The Roman Missal: Gloria (Part I)

Last weekend, I had a great opportunity to help in the kitchen during the Craft Bazaar.  It was a lot of fun working with fellow parishioners, and I can say that I literally had a hand in those sandwiches.  But I have to say that I was a little scandalized because of all the music in the world, we were listening to Christmas music!  Isn’t it a little early for that, since we haven’t even had Thanksgiving?  Maybe.

Still, this week’s topic brings us to another Christmas carol, and actually, the oldest one we have.  This carol is so old that it was sung even by the angels at Jesus’ birth – the Gloria!  Why do you think it’s called that?  Well, the name is the short version of what the angels were singing in Latin (all angels speak Latin, of course), which you’ve probably heard in the Christmas song “Angels We Have Heard On High: “Glooo-ooooo-ooooo-ooooo-ria in excelsis Deo!”  “Glory to God in the highest!”  This hymn has been part of our Church from the very beginning, and so it’s important that we consider it carefully.

There are some significant changes to the Gloria, as you probably have noticed when we have been singing it over the past few weeks.  One of the changes is part of the refrain that we’ve been singing.  Rather than saying “And peace to His people on earth”, we will say “And on earth, peace to people of good will”.  This is an important reminder that the coming of Jesus – his coming in history at Christmas, his coming at the end of the world, and his coming into our hearts – brings an extraordinary peace.  Those who accept Christ into their lives and live in accordance with God’s will experience the fullness of peace, a peace that only Jesus can bring.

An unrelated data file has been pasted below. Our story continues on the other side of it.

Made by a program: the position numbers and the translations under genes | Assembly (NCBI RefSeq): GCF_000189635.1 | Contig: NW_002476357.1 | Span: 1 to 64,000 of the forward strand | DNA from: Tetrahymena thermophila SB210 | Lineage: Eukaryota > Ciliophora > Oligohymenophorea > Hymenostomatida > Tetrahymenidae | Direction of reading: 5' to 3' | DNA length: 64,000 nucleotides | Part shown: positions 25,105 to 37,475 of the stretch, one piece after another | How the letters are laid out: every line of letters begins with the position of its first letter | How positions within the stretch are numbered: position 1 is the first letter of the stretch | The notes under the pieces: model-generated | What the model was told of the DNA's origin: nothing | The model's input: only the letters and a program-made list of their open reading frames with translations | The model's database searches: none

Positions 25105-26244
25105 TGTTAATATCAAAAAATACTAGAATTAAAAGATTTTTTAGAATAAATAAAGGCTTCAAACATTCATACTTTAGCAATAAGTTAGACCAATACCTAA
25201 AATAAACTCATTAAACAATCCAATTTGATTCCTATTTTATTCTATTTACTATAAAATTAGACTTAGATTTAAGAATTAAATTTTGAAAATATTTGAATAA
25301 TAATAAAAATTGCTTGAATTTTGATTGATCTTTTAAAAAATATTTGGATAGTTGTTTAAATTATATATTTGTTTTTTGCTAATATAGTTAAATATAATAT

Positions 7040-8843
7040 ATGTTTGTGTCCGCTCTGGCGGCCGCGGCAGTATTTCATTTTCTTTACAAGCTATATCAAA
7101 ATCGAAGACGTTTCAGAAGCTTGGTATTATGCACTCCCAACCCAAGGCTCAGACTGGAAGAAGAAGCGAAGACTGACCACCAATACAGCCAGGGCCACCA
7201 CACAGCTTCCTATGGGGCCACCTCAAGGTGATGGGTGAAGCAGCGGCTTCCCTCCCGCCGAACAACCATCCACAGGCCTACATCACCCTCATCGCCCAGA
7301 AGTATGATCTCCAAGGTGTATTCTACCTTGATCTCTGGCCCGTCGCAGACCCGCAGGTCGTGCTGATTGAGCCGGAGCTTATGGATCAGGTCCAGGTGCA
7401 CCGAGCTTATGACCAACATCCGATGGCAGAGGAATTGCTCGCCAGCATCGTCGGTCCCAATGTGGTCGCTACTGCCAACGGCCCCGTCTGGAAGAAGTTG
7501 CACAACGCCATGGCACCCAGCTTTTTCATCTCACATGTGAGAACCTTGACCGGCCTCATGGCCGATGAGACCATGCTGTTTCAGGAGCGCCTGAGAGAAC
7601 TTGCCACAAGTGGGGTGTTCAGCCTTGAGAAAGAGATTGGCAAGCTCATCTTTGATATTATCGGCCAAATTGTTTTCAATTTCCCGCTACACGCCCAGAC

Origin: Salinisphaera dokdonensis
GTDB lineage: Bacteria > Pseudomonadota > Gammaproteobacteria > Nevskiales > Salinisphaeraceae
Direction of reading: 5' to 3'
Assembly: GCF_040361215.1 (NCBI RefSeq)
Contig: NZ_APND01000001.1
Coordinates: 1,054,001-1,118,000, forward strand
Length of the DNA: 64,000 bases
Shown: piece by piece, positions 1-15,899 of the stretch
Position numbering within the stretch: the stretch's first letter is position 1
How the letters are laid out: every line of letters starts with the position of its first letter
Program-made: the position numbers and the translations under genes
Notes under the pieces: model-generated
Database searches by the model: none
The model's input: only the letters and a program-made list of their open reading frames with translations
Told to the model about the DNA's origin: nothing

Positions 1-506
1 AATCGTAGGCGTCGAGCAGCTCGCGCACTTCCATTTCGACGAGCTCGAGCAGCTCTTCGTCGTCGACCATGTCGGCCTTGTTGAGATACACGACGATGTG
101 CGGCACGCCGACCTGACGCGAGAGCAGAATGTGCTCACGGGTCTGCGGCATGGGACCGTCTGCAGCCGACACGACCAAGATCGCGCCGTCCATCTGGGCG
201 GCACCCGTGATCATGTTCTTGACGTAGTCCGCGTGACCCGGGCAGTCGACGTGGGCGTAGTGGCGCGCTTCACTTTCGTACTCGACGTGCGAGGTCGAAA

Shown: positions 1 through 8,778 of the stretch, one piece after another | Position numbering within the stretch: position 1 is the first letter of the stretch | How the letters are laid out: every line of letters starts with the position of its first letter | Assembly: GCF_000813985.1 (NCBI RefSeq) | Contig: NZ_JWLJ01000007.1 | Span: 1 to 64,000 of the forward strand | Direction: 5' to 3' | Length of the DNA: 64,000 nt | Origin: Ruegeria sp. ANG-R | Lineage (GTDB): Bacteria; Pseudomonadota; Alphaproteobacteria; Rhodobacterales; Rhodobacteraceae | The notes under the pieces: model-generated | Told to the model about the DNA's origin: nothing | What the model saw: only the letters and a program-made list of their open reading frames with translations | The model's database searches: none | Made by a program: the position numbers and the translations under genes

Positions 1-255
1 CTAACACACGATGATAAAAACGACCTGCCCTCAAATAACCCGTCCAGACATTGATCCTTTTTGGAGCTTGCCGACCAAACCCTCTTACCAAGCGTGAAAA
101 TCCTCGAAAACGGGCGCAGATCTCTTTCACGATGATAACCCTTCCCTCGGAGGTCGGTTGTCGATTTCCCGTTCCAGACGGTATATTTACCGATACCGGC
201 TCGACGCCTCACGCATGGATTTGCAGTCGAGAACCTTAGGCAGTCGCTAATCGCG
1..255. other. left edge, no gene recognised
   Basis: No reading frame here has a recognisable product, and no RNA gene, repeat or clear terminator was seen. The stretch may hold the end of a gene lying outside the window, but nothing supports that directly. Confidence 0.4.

This is only one of the changes to the Gloria, so tune in next week when we will check out some more changes!

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